[webkit-dev] Swift in WebKit
dfarler at apple.com
Mon Jul 28 22:45:47 PDT 2014
> On Jul 28, 2014, at 22:42, Ryosuke Niwa <rniwa at webkit.org> wrote:
>> On Mon, Jul 28, 2014 at 10:30 PM, David Farler <dfarler at apple.com> wrote:
>>> On Jul 28, 2014, at 9:31 PM, Ryosuke Niwa <rniwa at webkit.org> wrote:
>>> On Mon, Jul 28, 2014 at 8:44 PM, David Farler <dfarler at apple.com> wrote:
>>>>> On Jul 28, 2014, at 17:10, Ryosuke Niwa <rniwa at webkit.org> wrote:
>>>>>> On Mon, Jul 28, 2014 at 12:47 PM, David Farler <dfarler at apple.com> wrote:
>>>>>> Hello all,
>>>>>> I have the following bug to help build out support for layout tests in the iOS Simulator.
>>>>>> iOS Simulator LayoutTestRelay
>>>>>> I'd like to include this as a new tool written in Swift.
>>>>>> Why I think it's fine in this case:
>>>>>> - This tool is specific to the iOS and OS X platforms
>>>>>> - Swift is a fully supported, albeit new, language starting in Xcode 6.
>>>>>> - Swift is probably the best way to get Objective-C bridging "for free" in the long term
>>>>>> - Swift supports script-like "immediate mode" with good JIT-compiled performance
>>>>>> - The tool's size and scope is sufficiently small with no complex or WebKit-specific dependencies
>>>>> There is a precedence of WebKit rejecting the use of new programming languages in the past:
>>>> Precedence drives opinions of law, for which reinterpretations are considered to be an unfortunate correction. I don’t think it should be invoked to hamper creativity or reject something “new”. Still, the main difference to that case is that Swift is not an unsupported third-party language, it won’t require installation of new software, and it’s not for cross-platform automation.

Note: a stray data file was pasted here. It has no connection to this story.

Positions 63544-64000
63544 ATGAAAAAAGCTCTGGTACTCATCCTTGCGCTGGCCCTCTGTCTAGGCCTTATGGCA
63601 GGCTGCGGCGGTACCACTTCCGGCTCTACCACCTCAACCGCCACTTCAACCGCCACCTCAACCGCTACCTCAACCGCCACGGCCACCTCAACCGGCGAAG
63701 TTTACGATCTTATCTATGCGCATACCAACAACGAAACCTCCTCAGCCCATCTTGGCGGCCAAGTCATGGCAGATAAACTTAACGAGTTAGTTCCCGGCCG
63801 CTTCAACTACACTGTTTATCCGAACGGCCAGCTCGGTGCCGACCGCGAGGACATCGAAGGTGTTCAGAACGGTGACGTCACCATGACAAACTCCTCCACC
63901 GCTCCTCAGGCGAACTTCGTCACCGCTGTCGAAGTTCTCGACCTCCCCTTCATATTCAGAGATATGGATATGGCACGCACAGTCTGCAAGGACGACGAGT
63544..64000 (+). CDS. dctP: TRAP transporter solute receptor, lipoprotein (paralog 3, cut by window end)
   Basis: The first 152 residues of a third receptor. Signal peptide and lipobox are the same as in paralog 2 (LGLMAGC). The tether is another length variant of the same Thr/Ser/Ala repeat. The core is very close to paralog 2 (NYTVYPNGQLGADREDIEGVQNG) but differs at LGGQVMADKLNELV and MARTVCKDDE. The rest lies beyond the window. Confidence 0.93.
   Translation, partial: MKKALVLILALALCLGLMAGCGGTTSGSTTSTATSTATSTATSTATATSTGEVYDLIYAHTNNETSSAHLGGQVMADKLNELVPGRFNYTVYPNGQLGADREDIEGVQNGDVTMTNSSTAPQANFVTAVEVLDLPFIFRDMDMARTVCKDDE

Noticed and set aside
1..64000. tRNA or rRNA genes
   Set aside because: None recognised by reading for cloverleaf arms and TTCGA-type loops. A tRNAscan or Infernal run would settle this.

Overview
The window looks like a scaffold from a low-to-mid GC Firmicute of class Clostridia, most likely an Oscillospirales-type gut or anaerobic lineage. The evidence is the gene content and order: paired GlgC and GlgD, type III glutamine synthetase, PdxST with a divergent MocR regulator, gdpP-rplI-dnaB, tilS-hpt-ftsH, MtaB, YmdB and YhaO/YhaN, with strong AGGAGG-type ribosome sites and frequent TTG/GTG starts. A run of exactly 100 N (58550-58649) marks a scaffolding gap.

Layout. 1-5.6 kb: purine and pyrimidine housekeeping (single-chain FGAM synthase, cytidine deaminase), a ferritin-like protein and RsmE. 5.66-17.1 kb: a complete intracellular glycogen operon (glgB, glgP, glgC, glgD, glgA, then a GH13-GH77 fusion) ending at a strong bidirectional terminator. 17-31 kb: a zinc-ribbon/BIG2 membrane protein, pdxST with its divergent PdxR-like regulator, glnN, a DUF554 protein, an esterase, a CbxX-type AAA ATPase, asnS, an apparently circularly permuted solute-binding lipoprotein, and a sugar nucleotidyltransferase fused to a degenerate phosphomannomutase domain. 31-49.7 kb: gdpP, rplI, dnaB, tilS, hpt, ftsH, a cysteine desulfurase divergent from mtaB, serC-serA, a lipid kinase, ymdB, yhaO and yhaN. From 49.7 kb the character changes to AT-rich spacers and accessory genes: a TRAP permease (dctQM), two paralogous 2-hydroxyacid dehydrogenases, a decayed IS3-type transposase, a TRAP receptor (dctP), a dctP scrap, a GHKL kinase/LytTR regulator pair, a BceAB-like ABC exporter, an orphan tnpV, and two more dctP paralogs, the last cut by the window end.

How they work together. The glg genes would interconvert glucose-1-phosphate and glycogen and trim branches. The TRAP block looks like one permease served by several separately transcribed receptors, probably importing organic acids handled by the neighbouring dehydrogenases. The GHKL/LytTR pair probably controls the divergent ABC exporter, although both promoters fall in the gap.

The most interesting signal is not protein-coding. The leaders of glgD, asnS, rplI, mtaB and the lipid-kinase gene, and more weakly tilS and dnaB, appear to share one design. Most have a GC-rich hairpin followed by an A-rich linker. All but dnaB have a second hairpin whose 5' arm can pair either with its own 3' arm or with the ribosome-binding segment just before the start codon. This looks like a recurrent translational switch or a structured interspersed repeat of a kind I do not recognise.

>>> Swift is an unsupported third-party language for people who don't work on Mac or iOS ports.
>>>> For this project, I think it’s a valid exploration for code that would already have to use platform-specific Objective-C. Of course, I wouldn’t presume to argue that all of OS X and iOS WebKit code should move to Swift at this point. However, I reject thinking that leads one to only consider a new possibility when the current situation is unbearable or even painfully obvious.
>>>>> I'm not saying that Swift is a bad language or anything but I don't want to start having people writing random programming languages such as Haskell, Scala, Go, Rust, etc... deemed hip/cool at the time to create new tools in WebKit.
>>>> Of course. The main difference is that I don’t deem it hip; it’s a fully supported, productized language that ships with Xcode and it’s only going to grow in use on OS X and iOS. Even so, that Swift is hip and exciting shouldn’t be ignored. Developing WebKit should be as exciting to hack as much as it is an exemplary web framework too, as both motivations work together to make it better.
>>> In my personal opinion, "hip and exciting" should never be a reason to do anything. However, we can agree to disagree here since this is a very subjective topic.
>>>>> It would increase the entry barrier of working on those tools even if they were specific to one platform.
>>>> It is something new to learn. Is it a barrier?
>>> Yes. Every new programming language we introduce into the project introduces a new entry barrier to hack on the project. Namely, everyone who ever has to modify that code need to learn Swift in addition to Objective-C/C++, which is used to write some parts of since Mac/iOS ports.